Recently the Tuesday Men’s Bible Study went through Philippians together. When we got to chapter three it struck me that vv. 9-11 are a nutshell summary of the three phases of our salvation in consecutive order: justification, sanctification and glorification. I thought, How many places can you go where in three simple verses the entire scope of salvation is laid out for us? It is amazing the things we learn as we look at Scripture afresh.
Verse 9 is Justification: that I may gain Christ and be found in him, not having a righteousness of my own that comes from the law, but that which comes through faith in Christ, the righteousness from God that depends on faith.
This is the wonderful truth that the gospel proclaims a righteous standing with God that is not earned by law-keeping, but is bestowed on sinners who trust the finished work of Christ on the cross for their salvation. This is the great truth that Martin Luther learned when he discovered that “the righteousness of God” in Romans 1:17 is not the righteousness that God demands, but the righteousness that God gives to those who trust in Jesus. That glorious truth relieved all of Luther’s anxieties about how he could be right with God and ushered in the mighty Protestant Reformation that has brought salvation to multitudes.
Verse 10 is Sanctification: that I may know him and the power of his resurrection, and may share his sufferings, becoming like him in his death.
Sanctification is the second stage in salvation and is clearly a process of becoming more righteous in our behavior. It is becoming in practice what we are in standing before God. Note that verse 10 tells us how we grow in this ongoing process. First, we grow in our experience of Christ (by getting to know him better). This is clearly a life-transforming knowledge because it results in the power of his resurrection. Getting to know Christ directly and personally leads to sinning less and obeying Him more as He changes our lives thru our knowledge of Him. Second, we share his sufferings (which refine us and deepen us). One of God’s best tools for cutting away the works of the flesh is suffering because it humbles us and causes us to wait upon God and submit to His purposes. Charles Spurgeon said suffering is the best book in a pastor’s library. We learn things from pain we can learn in no other way. Third, we grow by self-denial as we take up our cross following Jesus, becoming like him in his death. Being conformed to Christ’s death is walking the costly way of self-denial by denying what hinders our growth and pursuing what helps it. A mentor once told me that the difference between most students is not ability, but self-discipline. That is true in sanctification also.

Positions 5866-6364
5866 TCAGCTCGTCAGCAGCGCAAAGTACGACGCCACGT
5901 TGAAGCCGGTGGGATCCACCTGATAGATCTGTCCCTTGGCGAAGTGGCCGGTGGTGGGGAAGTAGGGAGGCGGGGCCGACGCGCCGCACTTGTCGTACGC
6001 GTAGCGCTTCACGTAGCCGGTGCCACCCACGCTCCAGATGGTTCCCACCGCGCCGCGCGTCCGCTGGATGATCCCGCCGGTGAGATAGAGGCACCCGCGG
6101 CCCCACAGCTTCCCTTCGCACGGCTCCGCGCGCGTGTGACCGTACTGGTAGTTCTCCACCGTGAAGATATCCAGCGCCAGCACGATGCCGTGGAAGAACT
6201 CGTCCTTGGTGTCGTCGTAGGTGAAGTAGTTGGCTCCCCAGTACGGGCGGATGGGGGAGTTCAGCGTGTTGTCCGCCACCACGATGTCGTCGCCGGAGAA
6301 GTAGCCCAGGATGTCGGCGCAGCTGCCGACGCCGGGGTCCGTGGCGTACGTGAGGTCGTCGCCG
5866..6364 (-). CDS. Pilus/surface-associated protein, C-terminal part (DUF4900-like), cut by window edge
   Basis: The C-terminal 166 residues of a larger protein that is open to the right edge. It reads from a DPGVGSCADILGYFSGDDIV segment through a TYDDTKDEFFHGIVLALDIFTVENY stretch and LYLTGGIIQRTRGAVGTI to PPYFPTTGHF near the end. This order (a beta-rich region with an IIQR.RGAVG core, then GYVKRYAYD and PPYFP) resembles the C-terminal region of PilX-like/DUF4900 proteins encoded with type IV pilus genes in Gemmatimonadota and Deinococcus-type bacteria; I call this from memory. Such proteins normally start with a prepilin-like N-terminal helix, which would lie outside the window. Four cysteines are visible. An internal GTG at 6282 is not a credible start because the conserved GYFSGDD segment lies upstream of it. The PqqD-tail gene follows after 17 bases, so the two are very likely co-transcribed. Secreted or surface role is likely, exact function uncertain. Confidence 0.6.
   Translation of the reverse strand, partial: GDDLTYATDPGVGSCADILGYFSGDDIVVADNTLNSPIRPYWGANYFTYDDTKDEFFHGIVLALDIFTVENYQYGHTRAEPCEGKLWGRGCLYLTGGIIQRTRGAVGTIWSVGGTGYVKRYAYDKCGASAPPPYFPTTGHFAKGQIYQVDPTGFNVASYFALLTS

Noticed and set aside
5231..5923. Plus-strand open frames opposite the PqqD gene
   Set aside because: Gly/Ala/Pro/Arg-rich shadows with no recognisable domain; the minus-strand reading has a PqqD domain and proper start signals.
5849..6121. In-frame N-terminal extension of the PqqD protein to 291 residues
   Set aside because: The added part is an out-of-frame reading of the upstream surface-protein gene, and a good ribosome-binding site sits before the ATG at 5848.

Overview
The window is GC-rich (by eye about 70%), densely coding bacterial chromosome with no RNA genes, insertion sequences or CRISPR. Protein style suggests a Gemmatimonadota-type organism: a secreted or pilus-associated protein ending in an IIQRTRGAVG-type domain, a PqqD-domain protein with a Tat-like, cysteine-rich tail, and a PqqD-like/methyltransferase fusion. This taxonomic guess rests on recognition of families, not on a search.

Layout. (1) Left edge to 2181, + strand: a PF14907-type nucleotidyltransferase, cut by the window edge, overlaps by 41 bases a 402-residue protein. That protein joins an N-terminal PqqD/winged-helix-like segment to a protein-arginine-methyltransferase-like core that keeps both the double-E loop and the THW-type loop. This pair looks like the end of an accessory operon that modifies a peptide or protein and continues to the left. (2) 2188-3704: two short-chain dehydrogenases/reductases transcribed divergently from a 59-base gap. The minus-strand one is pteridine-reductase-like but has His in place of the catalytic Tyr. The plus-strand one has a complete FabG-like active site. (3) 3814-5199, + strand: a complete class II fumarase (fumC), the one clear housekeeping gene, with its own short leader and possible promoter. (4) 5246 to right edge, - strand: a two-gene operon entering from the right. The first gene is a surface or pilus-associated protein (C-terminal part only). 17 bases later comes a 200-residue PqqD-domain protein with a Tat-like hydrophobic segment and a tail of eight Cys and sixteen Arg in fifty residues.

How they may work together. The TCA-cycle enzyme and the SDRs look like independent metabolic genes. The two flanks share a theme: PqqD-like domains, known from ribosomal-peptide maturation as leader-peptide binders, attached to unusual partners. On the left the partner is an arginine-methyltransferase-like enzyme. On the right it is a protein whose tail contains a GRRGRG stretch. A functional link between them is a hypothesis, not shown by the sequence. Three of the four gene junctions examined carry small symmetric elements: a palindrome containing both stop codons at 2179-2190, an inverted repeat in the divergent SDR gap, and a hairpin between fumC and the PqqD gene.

Verse 10 is Glorification: that by any means possible I may attain the resurrection from the dead. Paul is anticipating the glorious day when in a moment, the twinkling of an eye, we shall be changed into Christ’s glorious likeness (see vv. 20, 21). Like justification, this is an event that happens instantaneously and we are just people finally made perfect. The uncertainty in v. 10 is not of arrival, but of means of arrival. Will Paul go by the Rapture or by death before Jesus’ returns? He did not know. But he did know it was certain, as it is for us too. PTL!
Your friend, in three amazing verses, Pastor Brian (:-}).